Rick Broida is the author of numerous books and thousands of reviews, features and blog posts. He writes CNET's popular Cheapskate blog and co-hosts Protocol 1: A Travelers Podcast (about the TV show Travelers). He lives in Michigan, where he previously owned two escape rooms (chronicled in the ebook "I Was a Middle-Aged Zombie").
Some ideas are so obvious, you just want to smack yourself for not thinking of them first. Witness TDK's innovatively designed 128MB Mojo 1 ($200), which packs an MP3/WMA player and an FM radio/recorder into a pair of neckband-style headphones. Although we've seen this design in an earlier player that wasn't good enough to merit a review, this model from TDK is a near-perfect accessory for walking, running, aerobics, and other athletic endeavors, as it vanquishes the cord that usually gets in the way. If you're constantly on the go, you'll appreciate the freedom of movement made possible by this 128MB player.
The Mojo 1 packs a surprising number of features and controls into its two earpieces. It has play, stop, fast-forward/rewind, and volume buttons on one side, along with a Hold switch and a AAA battery compartment. There's also a DC jack for use with an optional adapter (not included) and even an audio-out jack for connecting the Mojo 1 to speakers, a stereo, or another pair of headphones--now there's a strange image: using headphones to listen to your headphones. On the other earpiece, you'll find a mode switch for choosing between normal, repeat-all, repeat-once, and random playback; an equalizer switch with four settings (Normal, Rock, Jazz, and Classical); and a USB connector. In an understandable concession, TDK sacrifices an LCD since the player is usually worn where you wouldn't be able to see a screen anyway. But the Mojo 1 includes four LEDs for internal memory, FM, low battery, and external memory. The player even packs in a slot for Secure Digital/MMC memory expansion.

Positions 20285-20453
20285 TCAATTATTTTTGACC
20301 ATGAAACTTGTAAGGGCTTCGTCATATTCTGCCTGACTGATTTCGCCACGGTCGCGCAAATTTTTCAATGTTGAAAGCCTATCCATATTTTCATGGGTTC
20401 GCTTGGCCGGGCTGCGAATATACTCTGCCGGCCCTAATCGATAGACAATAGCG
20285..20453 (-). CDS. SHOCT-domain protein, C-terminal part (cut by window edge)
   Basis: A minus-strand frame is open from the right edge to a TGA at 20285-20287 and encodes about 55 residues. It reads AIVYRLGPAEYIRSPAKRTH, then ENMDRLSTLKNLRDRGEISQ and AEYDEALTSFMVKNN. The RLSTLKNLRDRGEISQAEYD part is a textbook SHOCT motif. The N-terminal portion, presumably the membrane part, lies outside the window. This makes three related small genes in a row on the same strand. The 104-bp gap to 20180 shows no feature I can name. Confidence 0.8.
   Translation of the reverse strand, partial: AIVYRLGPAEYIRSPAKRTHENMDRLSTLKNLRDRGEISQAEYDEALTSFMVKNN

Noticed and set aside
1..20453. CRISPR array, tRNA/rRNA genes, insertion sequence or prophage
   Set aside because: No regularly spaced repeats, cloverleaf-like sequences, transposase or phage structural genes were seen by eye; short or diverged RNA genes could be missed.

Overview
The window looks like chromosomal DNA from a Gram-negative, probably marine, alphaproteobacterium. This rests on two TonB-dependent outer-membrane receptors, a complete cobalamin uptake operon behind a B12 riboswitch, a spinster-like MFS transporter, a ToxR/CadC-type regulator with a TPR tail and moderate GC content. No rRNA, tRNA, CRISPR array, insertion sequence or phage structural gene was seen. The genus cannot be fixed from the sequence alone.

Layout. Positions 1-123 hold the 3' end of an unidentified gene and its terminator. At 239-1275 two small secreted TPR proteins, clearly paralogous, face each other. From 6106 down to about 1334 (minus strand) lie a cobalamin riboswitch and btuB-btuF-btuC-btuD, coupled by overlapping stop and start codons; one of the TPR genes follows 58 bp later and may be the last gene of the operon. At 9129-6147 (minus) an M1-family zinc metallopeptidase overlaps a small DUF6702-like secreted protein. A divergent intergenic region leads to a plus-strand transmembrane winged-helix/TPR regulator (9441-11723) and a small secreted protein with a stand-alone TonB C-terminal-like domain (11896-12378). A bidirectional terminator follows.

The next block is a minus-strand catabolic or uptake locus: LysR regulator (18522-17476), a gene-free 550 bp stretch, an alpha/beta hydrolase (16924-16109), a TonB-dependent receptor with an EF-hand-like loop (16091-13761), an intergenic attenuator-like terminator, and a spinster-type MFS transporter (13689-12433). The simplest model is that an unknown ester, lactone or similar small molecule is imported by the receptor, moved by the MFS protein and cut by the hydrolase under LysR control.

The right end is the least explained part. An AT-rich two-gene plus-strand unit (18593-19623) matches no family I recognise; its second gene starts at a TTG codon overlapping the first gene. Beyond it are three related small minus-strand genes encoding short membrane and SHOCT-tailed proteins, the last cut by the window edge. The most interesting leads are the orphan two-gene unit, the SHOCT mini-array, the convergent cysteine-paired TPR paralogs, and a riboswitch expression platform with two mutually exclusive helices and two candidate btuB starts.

Because there's no display on the player, you can't tell what song you're queuing up until it starts playing. Same for selecting radio stations--all you can do is cycle through them until you find something you like. But for working out with a couple of hours of tunes, that issue is small potatoes.
The Mojo 1 comes with a trial version of the MoodLogic music organizer, a Musicmatch Jukebox plug-in, and a simple utility for setting FM station presets. The last of those is quite clever, allowing you to manually add up to 20 stations while leaving five spots open for presets you can set on the fly. This would come in handy for travelers who wanted to add a few new stations without messing up their favorites.
The Mojo 1 provided acceptable results in our tests. Its battery life of about nine hours was decent for a player with a single AAA battery. Songs transferred at a rate of 0.45MB per second, which is slightly above average for a USB 1.1 connection.
Two flaws mar the Mojo 1. First, it's expensive. Its $200 price is high for a 128MB player, even an innovative one with expandable memory. Second, it's too tight--probably so that you can jog without having the headphones fall off. We found the neckband almost painful to wear when we had glasses on and uncomfortably snug without them. The good news is that the player produces excellent sound, despite its average 85dB signal-to-noise ratio, and the tight fit helps keep out ambient noise.